[Beowulf] iptables

Robert G. Brown rgb at phy.duke.edu
Fri Sep 30 06:12:08 PDT 2005

Bogdan Costescu writes:

> [ OK, I learnt the hard way that (this version of) pine doesn't do
> spell checking on the Subjectline , but what excuse do you have for
> not correcting it ? :-) ]
> On Thu, 29 Sep 2005, Robert [UTF-8] G. Brown wrote:
>> does anybody have any actual benchmark measurements of the
>> comparative impact of iptables on code execution rates
> Well, benchmarking implies a controlled environment. But remember that

Ya, but I was just interested in any old "all things being equal"
numbers.  Gerry's report was nice, for example, although not as
microscopic as I would like because one has to know the details of his
application set in order to estimate what one really wants to know.  To

Isn't the major question what the effect of running iptables is on the
TASK ASSOCIATED network traffic latencies?  Or even, if you like, on
pure netpipe data streams in between otherwise isolated systems?  I was
assuming that we were addressing Mark's specific issue, phrased as: 

  "What is the net cost, in increased latency and decreased bandwidth on
  the network side and decreased userspace CPU available to the
  application on the application side, of running iptables for various
  kinds of streams and network traffic patterns?"

This is really a microbenchmark question.  If I had the time I'd answer
it myself, e.g. take two systems on a reasonably quiet network since the
edge case where you're whonking the boxes with nmap while running the
benchmark is -- if not irrelevant -- something that you fix by
rearranging your network until it is quiet and because we want to know
ROUGHLY what the cost per packet is to network latency.

Then just:

  a) Run netpipe or netperf or lmbench (or all three:-) for at least TCP
and UDP streams for various packet sizes, with and without iptables on.
Also Build an iptables-free kernel (if it is still possible to do so --
I THINK that there are CONFIG macros that let you shut it out still, but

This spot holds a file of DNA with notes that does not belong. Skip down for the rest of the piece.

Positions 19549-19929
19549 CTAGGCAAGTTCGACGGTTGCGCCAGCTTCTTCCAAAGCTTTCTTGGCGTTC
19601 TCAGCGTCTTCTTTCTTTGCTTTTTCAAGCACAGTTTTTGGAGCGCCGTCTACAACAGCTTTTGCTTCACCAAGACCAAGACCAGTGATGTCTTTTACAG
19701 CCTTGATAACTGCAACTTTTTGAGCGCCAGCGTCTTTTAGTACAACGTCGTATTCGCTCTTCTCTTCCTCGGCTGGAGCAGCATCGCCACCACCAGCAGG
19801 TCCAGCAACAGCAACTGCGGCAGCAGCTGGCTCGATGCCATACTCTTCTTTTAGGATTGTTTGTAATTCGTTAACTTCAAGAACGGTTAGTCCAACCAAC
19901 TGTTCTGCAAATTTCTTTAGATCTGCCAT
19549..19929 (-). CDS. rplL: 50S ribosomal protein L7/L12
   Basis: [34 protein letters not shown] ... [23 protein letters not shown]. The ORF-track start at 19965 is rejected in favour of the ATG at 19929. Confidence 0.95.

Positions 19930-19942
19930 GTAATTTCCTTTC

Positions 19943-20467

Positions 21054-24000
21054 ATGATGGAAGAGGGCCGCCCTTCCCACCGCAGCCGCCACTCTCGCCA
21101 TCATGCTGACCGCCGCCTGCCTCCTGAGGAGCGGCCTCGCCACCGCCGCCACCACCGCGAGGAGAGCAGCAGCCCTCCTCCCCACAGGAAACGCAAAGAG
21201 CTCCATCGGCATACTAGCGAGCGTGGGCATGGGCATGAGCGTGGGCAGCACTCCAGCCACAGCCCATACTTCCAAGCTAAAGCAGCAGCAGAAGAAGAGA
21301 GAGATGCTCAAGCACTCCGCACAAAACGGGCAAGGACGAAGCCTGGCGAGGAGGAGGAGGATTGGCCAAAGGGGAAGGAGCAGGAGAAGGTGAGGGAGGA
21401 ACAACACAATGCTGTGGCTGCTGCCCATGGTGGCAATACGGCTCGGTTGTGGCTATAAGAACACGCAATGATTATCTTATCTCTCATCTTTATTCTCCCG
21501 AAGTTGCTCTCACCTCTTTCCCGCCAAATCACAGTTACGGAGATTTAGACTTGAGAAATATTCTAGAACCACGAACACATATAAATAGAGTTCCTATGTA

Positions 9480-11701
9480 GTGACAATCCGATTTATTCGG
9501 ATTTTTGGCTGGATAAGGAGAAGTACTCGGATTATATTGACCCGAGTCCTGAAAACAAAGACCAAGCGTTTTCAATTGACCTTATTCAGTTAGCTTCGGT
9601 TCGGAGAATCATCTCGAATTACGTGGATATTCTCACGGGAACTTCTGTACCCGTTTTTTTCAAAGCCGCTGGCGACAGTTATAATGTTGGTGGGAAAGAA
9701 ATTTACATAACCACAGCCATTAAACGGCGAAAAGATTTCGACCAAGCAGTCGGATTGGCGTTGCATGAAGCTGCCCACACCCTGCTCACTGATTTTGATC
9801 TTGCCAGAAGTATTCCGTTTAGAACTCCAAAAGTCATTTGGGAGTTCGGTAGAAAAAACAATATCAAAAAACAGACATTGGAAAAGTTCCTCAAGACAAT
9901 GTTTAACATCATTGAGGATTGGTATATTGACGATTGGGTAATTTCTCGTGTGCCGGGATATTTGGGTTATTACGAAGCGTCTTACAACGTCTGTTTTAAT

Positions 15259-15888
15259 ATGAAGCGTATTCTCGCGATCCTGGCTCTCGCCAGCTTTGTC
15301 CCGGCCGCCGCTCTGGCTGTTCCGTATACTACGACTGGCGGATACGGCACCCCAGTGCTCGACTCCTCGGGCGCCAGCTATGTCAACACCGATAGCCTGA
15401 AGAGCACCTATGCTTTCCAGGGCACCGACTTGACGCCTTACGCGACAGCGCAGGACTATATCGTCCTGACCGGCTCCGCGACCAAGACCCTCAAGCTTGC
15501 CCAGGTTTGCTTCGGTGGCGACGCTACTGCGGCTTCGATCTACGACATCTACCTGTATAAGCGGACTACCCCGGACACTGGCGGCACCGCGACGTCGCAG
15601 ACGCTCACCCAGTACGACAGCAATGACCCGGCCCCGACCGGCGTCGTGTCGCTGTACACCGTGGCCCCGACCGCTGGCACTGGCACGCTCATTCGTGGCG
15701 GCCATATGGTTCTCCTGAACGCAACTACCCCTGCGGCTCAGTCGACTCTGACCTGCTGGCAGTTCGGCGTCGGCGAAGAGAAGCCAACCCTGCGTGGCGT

I haven't built a kernel for a while or looked at iptables as anything
but an asset when I last did and am not certain).  Repeat.

  b) Build table of results.  Present curves of latencies, bws, for
various packet sizes and these three cases, reporting on base
architecture, network architecture (NIC/switch etc) and so on.

A secondary test series of interest would be the same three cases used
to get wall-clock runtime of one or more parallel apps (again run on a
reasonably quiet network).  With the cost "per packet" in hand you can
estimate latency increases from the first results.  The second gives you
a measure of how much CPU the additional kernel processing costs your
running application.  This COULD be predicted by the first result, but I
hesitate to conclude that it WILL because I'm not certain how iptables
coexists with DMA NICs for e.g. intermediate scale packet sizes.  List
comments suggest that it looks at every packet including secondary
packets in an incoming TCP stream rather than switching itself out of
the decisioning process once a stream is approved.  List traffic also
suggests that the mere presence of the code in the kernel is enough to
cause most of the negative effects even if no rules are applied.  

I'd just like to see both of those statements translated into
microbenchmark performance measures so we can all arrive at (at least)
some rules of thumb: "iptables is irrelevant to EP computations"
(probably true).  "iptables is the kiss of death and anathema to tightly
coupled computations that are still running on TCP and ethernet in the
first place" (possibly true, possibly mostly irrelevant since TCP on
ethernet isn't the best engineering choice for tightly coupled
computations anyway, unless the applications are pretty coarsely
grained, in which case yeah, sure, we're interested in the edge case
boundaries I guess); "if you excise iptables from your kernel ALL
applications will run 2% faster on average under even moderate levels
of background network traffic because of its crushing effect on context
switches and cache flushes" (who knows?).

So I don't think that it's that difficult to get some meaningful
numbers, aside from the kernel building bit.  The iptables on, iptables
off numbers I might even be able to generate today, if I ignore all my
email, neglect my students, leave my kids in after school (and pay out
$20 or so for the privilege), and leave Raof (my level 46 WoW character)
languishing with quests unfilled and gold unwon;-)

Or I could hope that some young (CS grad student?) blood on the list
with time hanging heavy on their hands and a few idle nodes might spend
a few hours this morning doing it all for us and maybe getting a nice
little publication out of it (and, if they like, learning a whole lot
about the kernel's TCP stack and how it does the iptables filtering, but
that kind of LEARNING stuff is strictly optional -- the numbers are the
key to the engineering, unless you plan to hack on the kernel more
deeply than the CONFIG_ options...:-).

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